Some documents will need to be translated into Italian.  Check with your Italian consulate to determine which records require translation.  Some consulates, such as the San Francisco consulate, only requires your records and those of your minor children be translated.  Other consulates only require the records pertaining to the Italian side you are getting citizenship through, while still others require their spouses records also be translated.  The Italian consulates websites provide links to people who can do this for you and the price can vary from $15 per page to $50 dollars or more.

7. Make an appointment with your Italian consulate

Before you make your appointment, it is a good idea to confirm with them through email if the documents you have gathered will meet their requirements and if there are any additional documents you need to gather.  Also, keep in mind some consulates may not be able to schedule you in for 9 months or more so you may want to actually schedule the appointment earlier in the process, such as around the time you are ready to send off your documents for Apostille certification.

8. Fill out application and required paperwork

Each consulate has application paperwork you must fill out.  This includes information such as your address and contact information as well as last known living locations for yourself and your Italian relatives.  It also includes forms confirming that you or your Italian relatives never renounced Italian citizenship.  Many of these forms must be signed in front of a witness at the Italian consulate, so do not sign them when you fill them out.  Most consulates have these forms on their respective websites.

In addition to the application paperwork, some consulates require you include a list of discrepancies you were able to find across records.  Pay close attention to everything the consulate requires and be sure to fill everything out several weeks before your appointment so there are no surprises.

9. Review and final preparation

One or two weeks before your appointment, double-check everything once again against the list of requirements from your consulate.  Now is a good time to put your records in order too.  Many consulates request you put the paperwork in chronological order, grouped by person.  For example, put your oldest relative’s birth certificate, followed by marriage, naturalization and death certificates on the bottom, followed by their spouses paperwork.  Your paperwork and those of your minor children would then be on top.  This makes it easy for you to make sure you have everything in order and for the consulate to find and confirm the needed records.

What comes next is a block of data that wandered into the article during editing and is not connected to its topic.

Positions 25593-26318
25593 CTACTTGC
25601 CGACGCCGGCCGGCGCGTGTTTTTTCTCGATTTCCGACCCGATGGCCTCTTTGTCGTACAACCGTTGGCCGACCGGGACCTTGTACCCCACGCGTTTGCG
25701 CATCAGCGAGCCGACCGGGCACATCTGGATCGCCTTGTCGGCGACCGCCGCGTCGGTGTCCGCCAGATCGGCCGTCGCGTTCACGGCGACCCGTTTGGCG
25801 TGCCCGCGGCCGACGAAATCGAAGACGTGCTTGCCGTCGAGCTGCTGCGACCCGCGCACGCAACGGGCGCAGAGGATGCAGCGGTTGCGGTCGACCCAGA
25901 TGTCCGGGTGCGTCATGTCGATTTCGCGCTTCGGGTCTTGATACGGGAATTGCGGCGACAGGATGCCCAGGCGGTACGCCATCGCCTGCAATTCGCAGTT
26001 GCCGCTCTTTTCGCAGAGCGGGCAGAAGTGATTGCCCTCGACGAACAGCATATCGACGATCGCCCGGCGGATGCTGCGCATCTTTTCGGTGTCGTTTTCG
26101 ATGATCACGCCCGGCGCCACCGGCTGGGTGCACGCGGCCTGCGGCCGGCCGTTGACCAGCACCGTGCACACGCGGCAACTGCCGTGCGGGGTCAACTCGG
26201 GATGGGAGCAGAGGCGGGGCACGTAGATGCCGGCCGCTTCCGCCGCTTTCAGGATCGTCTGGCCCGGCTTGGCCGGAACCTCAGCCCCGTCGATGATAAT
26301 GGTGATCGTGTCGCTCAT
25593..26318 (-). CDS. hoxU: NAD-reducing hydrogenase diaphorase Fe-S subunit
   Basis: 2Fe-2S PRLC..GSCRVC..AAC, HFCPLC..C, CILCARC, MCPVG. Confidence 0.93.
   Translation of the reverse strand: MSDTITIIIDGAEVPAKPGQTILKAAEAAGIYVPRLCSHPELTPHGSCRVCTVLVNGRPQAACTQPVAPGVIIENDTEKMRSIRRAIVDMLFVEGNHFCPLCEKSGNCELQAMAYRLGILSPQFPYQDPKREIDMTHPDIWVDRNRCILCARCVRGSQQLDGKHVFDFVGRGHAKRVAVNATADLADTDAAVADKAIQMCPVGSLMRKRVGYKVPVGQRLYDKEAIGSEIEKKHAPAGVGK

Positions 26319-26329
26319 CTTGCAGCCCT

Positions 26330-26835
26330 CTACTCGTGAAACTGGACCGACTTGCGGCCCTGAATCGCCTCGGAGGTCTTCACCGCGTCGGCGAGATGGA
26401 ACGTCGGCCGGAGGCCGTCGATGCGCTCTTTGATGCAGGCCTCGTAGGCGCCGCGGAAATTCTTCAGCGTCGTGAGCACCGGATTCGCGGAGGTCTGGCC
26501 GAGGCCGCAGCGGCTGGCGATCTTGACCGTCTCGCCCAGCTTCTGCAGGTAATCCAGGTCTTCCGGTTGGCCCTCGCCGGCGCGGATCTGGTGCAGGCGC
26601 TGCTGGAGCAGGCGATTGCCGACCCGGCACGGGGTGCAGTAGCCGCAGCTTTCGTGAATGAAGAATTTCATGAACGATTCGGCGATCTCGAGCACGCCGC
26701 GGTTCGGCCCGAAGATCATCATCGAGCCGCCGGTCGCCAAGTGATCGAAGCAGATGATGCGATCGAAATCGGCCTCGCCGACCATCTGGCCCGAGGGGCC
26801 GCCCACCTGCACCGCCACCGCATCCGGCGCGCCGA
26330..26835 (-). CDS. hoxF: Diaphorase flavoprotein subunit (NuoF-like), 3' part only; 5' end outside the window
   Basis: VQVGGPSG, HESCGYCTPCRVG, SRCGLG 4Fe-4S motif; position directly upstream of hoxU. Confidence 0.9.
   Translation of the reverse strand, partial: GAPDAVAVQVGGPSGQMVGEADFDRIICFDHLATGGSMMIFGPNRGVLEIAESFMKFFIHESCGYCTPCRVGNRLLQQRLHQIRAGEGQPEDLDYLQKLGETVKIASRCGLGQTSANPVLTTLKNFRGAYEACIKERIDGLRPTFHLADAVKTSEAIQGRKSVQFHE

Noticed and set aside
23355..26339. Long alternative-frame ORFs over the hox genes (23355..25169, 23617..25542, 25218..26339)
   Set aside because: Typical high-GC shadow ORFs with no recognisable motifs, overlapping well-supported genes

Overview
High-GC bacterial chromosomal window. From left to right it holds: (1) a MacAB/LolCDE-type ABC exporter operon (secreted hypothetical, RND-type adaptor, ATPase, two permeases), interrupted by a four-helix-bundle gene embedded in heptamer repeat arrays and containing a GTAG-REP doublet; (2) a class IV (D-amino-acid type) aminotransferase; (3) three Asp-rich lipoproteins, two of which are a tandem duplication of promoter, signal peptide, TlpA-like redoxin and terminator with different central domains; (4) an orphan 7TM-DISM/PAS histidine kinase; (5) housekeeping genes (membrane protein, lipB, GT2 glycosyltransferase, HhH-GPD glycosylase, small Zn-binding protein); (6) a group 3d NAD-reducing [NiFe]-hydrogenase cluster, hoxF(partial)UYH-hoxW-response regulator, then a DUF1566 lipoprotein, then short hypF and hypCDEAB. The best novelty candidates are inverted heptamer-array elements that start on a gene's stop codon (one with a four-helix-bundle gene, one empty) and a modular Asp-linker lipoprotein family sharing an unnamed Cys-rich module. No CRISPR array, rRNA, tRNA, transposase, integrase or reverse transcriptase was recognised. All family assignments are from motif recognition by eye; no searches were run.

10. Follow-up

After your appointment, be prepared for the possibility that the Italian consulate may ask you for additional documentation.  In this case, you’ll need to gather the additional documentation and schedule a new appointment.

If you are just starting out, going through the steps required to claim your Italian citizenship may seem like climbing Mt. Everest.  The important part is to stick with it and make a little bit of progress on a consistent basis. Come up with a plan of attack and set small goals such as sending off for certain number of documents per month.   Do not get discouraged or let obstacles stop you from moving forward.   It has taken people a range from many months to several years to go through all of the steps and, often times, there is a way around the obstacles if you think through them, research them or ask others who have gone through the process.  Keep with it and, before you know it, you’ll be at the summit looking back on your journey with a sense of pride, your Italian citizenship in hand!

1948 Rule

Siena Italy Italian dual citizenshipI wanted to write more about the importance of the year 1948 in obtaining your Italian citizenship.  As I mentioned in a previous post, the 1948 rule was important in my case because my mother was born before 1948.  In a nutshell, prior to 1948, women could claim their Italian citizenship through their fathers but could not pass down citizenship to their children.  It could only be passed down to the next generation by men.

As the womens suffrage movement became more  influential, Italy amended their constitution in 1948 giving equal rights to both men and women, thus, after that date women could pass down citizenship just as men had been able to do so before that date. In my case, since my mom was already technically an Italian citizen through her father, she could pass it down to any children born after 1948.

I started to question my eligibility after I tried to read too much into the below quote on the Italian San Francisco consulate’s website:

Please note: a person born before 01/01/1948 can claim Italian citizenship only from his/her father (who was not a naturalized citizen of another country before his/her child’s birth), and a woman can transfer citizenship only to her children born after 01/01/1948 (if she was not a naturalized citizen of another country before her child’s birth).